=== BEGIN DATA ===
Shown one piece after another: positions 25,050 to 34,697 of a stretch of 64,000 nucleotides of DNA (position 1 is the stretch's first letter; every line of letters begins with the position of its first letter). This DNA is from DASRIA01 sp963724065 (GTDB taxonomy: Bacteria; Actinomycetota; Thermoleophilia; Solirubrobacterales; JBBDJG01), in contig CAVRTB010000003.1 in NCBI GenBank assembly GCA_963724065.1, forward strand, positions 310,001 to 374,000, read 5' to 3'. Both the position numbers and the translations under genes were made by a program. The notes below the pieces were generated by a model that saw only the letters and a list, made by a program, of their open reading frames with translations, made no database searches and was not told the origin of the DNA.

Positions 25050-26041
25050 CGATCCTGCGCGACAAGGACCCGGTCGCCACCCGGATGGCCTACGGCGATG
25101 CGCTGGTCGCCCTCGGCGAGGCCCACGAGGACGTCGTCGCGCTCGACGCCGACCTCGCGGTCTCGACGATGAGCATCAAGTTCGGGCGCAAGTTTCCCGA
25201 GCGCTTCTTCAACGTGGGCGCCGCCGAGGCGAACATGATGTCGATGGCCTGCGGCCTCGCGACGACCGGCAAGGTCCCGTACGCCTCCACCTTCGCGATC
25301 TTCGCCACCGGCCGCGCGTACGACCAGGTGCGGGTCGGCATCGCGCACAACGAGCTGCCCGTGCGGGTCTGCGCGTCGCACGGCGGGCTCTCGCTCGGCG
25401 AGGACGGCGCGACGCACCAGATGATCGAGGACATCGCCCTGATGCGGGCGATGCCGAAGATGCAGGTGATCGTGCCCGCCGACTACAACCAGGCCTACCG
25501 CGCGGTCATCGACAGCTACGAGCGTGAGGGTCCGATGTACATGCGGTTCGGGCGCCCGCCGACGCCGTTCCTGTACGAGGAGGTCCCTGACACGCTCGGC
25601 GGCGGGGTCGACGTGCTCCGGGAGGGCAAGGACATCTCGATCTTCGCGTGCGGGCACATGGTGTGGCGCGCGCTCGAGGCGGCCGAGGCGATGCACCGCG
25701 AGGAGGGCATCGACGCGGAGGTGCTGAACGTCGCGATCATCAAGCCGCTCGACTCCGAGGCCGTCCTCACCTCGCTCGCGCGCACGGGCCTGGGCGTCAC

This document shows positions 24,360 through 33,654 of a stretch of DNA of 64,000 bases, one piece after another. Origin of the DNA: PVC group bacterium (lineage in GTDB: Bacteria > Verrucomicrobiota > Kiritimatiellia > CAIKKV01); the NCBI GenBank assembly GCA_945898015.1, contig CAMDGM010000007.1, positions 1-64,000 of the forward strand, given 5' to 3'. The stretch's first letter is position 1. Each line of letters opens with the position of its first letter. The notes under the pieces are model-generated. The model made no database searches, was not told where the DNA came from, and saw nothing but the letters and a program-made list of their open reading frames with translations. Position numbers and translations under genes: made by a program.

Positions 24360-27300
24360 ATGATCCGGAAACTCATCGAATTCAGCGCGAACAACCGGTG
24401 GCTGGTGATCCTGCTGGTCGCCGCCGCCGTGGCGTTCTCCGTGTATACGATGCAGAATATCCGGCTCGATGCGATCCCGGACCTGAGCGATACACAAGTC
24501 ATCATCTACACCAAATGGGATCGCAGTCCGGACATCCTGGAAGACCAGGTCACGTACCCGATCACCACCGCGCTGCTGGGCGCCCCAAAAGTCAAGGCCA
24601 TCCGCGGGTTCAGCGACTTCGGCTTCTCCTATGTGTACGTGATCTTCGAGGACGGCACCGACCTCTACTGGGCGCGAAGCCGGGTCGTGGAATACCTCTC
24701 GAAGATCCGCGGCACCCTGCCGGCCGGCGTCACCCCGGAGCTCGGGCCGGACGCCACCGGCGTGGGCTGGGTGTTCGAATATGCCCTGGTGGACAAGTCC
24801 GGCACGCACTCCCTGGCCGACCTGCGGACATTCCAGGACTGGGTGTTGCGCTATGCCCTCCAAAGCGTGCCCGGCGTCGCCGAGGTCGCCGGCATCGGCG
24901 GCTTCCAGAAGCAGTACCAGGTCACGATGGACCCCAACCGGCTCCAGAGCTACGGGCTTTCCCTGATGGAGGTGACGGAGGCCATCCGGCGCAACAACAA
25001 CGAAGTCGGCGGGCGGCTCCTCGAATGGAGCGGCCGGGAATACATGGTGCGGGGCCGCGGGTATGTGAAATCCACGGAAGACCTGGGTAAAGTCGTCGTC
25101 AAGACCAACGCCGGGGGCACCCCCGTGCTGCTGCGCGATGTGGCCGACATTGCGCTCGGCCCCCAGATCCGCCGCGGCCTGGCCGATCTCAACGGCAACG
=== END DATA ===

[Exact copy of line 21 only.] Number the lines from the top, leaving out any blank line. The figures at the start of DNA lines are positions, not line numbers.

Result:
25101 AAGACCAACGCCGGGGGCACCCCCGTGCTGCTGCGCGATGTGGCCGACATTGCGCTCGGCCCCCAGATCCGCCGCGGCCTGGCCGATCTCAACGGCAACG